This is not a regular school. According to Gawad Kalinga – the non-profit that houses this school – it’s “an education based solution to rural development.” I highly encourage you to visit for more information.

In short, it stands for “School for Experiential and Entrepreneurial Development.” It’s a two-year program developed by a range of innovators in the education, social enterprise and agriculture industries. The school is positioned as an alternative to community college. Basically, instead of taking generic courses, students apply for SEED and get housing, food, and an education for free, covered by a scholarship at the farm.

The program covers character and community development, business management, communications, financial literacy and courses on agriculture. While all of this seems pretty standard, the important thing to remember is who applies to be a SEED scholar. Those students are 18-20 year olds from some of the most poverty-stricken areas of the Philippines, from slums in big cities to parts of Mindanao where armed conflict is a part of everyday life.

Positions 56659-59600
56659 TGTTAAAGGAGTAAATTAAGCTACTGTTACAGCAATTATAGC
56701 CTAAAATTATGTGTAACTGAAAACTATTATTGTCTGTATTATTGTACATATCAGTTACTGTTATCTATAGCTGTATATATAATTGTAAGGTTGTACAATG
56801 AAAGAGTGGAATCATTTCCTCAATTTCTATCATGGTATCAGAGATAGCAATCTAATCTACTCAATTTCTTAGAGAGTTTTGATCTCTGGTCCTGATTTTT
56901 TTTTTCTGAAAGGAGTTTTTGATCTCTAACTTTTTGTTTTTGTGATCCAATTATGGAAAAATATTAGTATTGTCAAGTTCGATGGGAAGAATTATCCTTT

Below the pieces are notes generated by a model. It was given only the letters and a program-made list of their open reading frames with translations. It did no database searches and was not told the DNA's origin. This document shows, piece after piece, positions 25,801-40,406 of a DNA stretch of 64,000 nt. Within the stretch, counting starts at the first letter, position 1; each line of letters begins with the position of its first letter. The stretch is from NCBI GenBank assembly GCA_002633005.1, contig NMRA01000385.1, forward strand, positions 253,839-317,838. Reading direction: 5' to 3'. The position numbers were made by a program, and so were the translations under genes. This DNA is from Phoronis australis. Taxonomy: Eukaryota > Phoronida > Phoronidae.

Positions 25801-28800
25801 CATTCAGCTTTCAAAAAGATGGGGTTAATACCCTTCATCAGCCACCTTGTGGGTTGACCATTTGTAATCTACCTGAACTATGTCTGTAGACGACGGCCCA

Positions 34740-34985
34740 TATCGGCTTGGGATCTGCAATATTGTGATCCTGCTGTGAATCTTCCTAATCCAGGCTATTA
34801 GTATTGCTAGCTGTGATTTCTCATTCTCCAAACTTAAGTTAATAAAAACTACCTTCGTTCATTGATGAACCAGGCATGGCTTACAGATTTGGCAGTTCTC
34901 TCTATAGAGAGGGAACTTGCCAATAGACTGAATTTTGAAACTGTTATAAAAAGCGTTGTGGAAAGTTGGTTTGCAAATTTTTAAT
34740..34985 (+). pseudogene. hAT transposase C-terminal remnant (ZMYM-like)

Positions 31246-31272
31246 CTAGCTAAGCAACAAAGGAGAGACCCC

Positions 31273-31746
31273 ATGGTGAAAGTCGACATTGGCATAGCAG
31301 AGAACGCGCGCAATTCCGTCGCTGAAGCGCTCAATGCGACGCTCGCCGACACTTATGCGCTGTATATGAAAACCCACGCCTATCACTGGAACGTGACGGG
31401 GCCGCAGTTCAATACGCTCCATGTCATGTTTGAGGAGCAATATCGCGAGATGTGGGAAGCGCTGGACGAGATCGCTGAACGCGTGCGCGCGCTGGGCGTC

The goal is to show these students how and why they are “world-class Filipinos,” an idea that Gawad Kalinga’s founder, Tony Meloto, stands proudly behind. To develop the countryside and uplift millions of farming families who live way below the poverty line, they say the focus needs to go back to farming sustainably and to growing crops that thrive in Philippine soil.

SEED follows a holistic approach to solving these kinds of issues. By providing young people from poor communities – the only ones who understand their problems best – what they need to succeed, they become more than a social entrepreneur or business owner. They become people who live with dignity and have an immense pride in their work. That was something I could see from the titas who served us meals and the people who manned the corner store. They become community builders who organize weekly volleyball matches and who, like a cog in the machine of empowering other people, think of themselves as more than just “a poor person.”

And so, back to the farm…

15:36 Why I love the countryside

The place where I’m sitting at right now is at the top level of a spot that faces this:

“I’m sitting in front of a tranquil rice field, with plots of land stretching as far as the eye can see, through the hills and into the horizon. It was late afternoon and the sun looked like a Sunkist orange, with carabaos and farmers dotting the field. I imagine, for a second, this is what it might have felt like for a plantation owner.”